Philadelphia, PA (SportsNetwork.com) - Things have gone from bad to worse for the Montreal Canadiens at the start of the Eastern Conference finals.
Montreal was slammed 7-2 by the visiting New York Rangers in Game 1 on Saturday, but bigger problems than one blowout loss were about to hit the Habs.
The Canadiens tried to downplay an injury to star goaltender Carey Price at first, but on Monday morning -- several hours before the start of Game 2 in Montreal -- the truth finally won out. Habs head coach Michel Therrien was forced to reveal his No. 1 option in net wouldn't only be missing Game 2, but also would be out for the remainder of the East finals due to his lower-body injury.
Combined with Saturday's terrible showing against a Rangers team which appeared to be faster and sharper in all aspects of the game, the Price injury does not inspire confidence in Montreal going forward to say the least.
New York jumped all over the Habs in the opener, rolling four lines at a Montreal team and overwhelming the Canadiens with speed and execution. The Rangers also saw their own star goaltender Henrik Lundqvist outplay Price. It's not crazy to think New York's advantage in net could be more pronounced with Price gone for the entirety of this series.
The Canadiens had many issues to fix heading into Game 2, and the loss of their star netminder only further complicates things. Of course, Therrien says his club is resilient enough to overcome the loss of Price. Whether he actually believes that to be the case is another story.
"We've lost our best player, but we've faced adversity this year already," Therrien said.
The play in which Price was injured has sparked controversy, prompting a debate on how better to protect goaltenders from charging skaters. Fittingly, New York forward Chris Kreider, who victimized Montreal throughout Game 1 with his rare combination of size and speed, was the player who collided into Price in the second period on Saturday, causing the injury.
Kreider is listed at 6-foot-3, 226 pounds and is one of the fastest players in the league. He used his explosive skill set to break in alone on Price and wound up losing control and slamming into the Montreal netminder. After the collision, Price writhed on the ice for several seconds before getting up and staying in the game for the remainder of the second period. However, backup Peter Budaj came out for the third period, prompting speculation about how bad Price had been hurt. Therrien initially said the move to pull Price was more about team performance than injury, but, obviously, he wasn't telling the whole story.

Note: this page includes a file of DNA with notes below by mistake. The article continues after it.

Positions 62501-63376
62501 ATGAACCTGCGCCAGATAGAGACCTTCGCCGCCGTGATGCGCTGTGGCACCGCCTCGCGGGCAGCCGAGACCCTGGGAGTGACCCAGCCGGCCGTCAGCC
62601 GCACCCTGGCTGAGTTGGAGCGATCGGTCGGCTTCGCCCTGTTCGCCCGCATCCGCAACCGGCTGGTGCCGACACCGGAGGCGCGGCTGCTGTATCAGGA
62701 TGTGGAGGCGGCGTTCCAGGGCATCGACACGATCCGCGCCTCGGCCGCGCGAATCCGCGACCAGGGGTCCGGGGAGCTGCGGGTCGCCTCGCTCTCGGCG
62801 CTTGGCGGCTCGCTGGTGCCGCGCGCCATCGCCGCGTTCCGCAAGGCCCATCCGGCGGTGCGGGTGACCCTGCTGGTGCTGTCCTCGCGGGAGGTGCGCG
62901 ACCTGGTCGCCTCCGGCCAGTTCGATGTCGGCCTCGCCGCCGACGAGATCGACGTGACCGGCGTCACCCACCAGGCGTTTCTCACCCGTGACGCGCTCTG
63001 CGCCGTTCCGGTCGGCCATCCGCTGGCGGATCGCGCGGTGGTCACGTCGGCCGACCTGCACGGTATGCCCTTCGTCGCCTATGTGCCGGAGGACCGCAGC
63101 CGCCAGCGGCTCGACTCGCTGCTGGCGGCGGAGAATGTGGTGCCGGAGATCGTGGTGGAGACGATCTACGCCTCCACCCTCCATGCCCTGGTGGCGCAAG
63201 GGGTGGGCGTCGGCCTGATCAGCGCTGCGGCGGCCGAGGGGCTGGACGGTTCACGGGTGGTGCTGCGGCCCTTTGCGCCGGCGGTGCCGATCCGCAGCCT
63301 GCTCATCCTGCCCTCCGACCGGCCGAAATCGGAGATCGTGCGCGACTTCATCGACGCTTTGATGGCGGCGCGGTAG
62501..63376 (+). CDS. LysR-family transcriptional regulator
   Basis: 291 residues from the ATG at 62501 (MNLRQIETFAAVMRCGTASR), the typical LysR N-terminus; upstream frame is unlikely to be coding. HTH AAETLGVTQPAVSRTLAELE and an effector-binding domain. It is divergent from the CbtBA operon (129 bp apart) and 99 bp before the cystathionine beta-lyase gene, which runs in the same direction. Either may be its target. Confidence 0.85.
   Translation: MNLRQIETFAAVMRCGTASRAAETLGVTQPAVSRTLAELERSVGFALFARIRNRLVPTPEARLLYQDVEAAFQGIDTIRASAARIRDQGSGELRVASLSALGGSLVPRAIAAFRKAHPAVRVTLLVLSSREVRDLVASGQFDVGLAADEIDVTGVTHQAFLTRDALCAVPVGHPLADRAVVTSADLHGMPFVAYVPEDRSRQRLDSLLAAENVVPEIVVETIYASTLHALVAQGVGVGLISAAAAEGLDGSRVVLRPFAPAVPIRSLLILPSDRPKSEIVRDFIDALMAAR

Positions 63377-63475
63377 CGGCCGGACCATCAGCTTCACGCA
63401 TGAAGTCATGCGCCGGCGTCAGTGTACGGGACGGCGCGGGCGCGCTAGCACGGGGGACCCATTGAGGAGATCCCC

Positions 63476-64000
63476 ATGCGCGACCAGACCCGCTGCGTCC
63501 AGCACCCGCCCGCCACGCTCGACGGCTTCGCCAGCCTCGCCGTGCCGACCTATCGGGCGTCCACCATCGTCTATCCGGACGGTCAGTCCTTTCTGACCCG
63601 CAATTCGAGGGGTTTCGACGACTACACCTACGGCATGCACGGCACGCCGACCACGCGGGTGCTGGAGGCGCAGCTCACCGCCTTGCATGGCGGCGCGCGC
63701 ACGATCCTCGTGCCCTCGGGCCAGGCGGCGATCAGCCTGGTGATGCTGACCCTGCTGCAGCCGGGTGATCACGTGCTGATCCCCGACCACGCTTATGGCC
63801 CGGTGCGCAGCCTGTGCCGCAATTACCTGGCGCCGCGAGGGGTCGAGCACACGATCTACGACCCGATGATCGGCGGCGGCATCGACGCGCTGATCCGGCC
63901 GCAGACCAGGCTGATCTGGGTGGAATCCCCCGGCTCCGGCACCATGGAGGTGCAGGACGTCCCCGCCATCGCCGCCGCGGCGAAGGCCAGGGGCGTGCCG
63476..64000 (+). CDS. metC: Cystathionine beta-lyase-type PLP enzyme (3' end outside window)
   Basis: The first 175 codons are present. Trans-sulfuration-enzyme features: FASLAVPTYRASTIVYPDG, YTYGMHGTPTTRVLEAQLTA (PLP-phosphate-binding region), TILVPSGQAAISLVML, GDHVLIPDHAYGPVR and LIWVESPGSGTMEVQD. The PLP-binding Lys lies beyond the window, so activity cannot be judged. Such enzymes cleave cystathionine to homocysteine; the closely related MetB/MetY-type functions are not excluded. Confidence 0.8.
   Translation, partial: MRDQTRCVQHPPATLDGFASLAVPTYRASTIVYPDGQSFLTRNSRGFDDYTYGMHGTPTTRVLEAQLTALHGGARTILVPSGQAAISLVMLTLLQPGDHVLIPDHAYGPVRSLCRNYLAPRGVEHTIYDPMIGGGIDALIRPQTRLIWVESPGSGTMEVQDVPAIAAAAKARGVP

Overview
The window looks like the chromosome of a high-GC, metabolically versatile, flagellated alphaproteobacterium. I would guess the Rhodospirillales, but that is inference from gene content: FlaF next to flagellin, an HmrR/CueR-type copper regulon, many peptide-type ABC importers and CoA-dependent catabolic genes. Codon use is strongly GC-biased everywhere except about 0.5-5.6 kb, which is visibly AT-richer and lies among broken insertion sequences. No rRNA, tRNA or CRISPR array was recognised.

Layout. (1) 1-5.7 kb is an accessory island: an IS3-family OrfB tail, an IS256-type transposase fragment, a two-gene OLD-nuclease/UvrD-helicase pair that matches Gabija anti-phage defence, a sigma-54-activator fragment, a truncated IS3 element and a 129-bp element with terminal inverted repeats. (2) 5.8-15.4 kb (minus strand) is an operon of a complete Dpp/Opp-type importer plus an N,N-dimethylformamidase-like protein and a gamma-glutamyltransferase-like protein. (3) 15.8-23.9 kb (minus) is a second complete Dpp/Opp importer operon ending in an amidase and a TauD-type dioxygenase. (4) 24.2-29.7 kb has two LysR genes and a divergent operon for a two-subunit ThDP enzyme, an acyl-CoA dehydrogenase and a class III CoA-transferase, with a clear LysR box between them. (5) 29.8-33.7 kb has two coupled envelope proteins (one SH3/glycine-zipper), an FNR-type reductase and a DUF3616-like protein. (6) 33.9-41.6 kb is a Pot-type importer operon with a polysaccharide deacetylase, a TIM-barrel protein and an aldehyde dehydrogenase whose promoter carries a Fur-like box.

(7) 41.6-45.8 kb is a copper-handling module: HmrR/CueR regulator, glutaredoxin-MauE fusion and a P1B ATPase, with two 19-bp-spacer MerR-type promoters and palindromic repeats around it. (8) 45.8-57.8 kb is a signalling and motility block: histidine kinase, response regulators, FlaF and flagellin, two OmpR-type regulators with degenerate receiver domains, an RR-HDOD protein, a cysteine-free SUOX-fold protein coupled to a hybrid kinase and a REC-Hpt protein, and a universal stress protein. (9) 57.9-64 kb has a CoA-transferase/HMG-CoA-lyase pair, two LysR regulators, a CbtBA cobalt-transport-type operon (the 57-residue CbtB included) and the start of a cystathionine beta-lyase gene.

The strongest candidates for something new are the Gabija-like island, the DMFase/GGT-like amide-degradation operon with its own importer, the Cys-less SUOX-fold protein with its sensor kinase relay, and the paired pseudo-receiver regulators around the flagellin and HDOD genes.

Although a few Montreal players slashed at Kreider as he closed in on Price, it does appear he simply lost control on his own. Therrien and some of his players took exception to the hit, and although nobody called it intentional, it doesn't mean Montreal is letting Kreider off the hook.
"Whether it's on purpose or accidental, he ran him pretty hard," said physical Montreal forward Brandon Prust. "Everybody thinks it was accidental, but we call it accidentally on purpose."
Therrien remarked, "Let's put it this way, he didn't put much effort to avoid the contact."
Of course, the collision looks different depending on which bench you saw it from. For the Rangers, Kreider was simply doing his job when he went hard at the net in search of a goal. Montreal believes he initially was trying to score, but when that wasn't going to happen, he chose to do nothing to soften the impact of his fall.
"He did nothing to really avoid him," Prust added. "We're in the NHL. We know how to fall, how to not put our skates first when we fall."
It's been said before how the only real way to keep players from charging the net and crashing into goaltenders with reckless abandon is to anchor the nets into the ice. It could put the fear of injury into the skater's mind and make them think twice about charging the net. The rule change could work, but the second a player like Sidney Crosby or Steven Stamkos broke his leg on an unforgiving post, we'd have people wanting to change it back.
In light of Price's injury, there are a few things to keep an eye on in Monday's Game 2. Montreal may attempt to exact vengeance directly on Kreider, or the Canadiens could take a few runs at Lundqvist. It's going to be up to the on-ice officials to make sure things don't get out of hand.
One would assume Budaj to be the obvious starter in Game 2, but Therrien wasn't interested in revealing his net plans for Monday's tilt. Although Budaj played in 24 games for Montreal during the regular season compared to Dustin Tokarski's three appearances, it may be the latter goalie in net at the start of Game 2.
"I already know my decision. I know where I'm going," Therrien said. "You'll see tonight."
Whoever winds up in net at the start of Game 2, it's important for Montreal's skaters to show they can keep up with the Rangers. Team speed is the Canadiens' best weapon, but it didn't seem like an advantage at all in the opener.
If Montreal doesn't show up ready to skate on Monday, even a miraculous return to health for Price wouldn't make a difference. And if the Canadiens show up focused more on revenge than matching the Rangers' speed and intensity, it may already be too late for Montreal.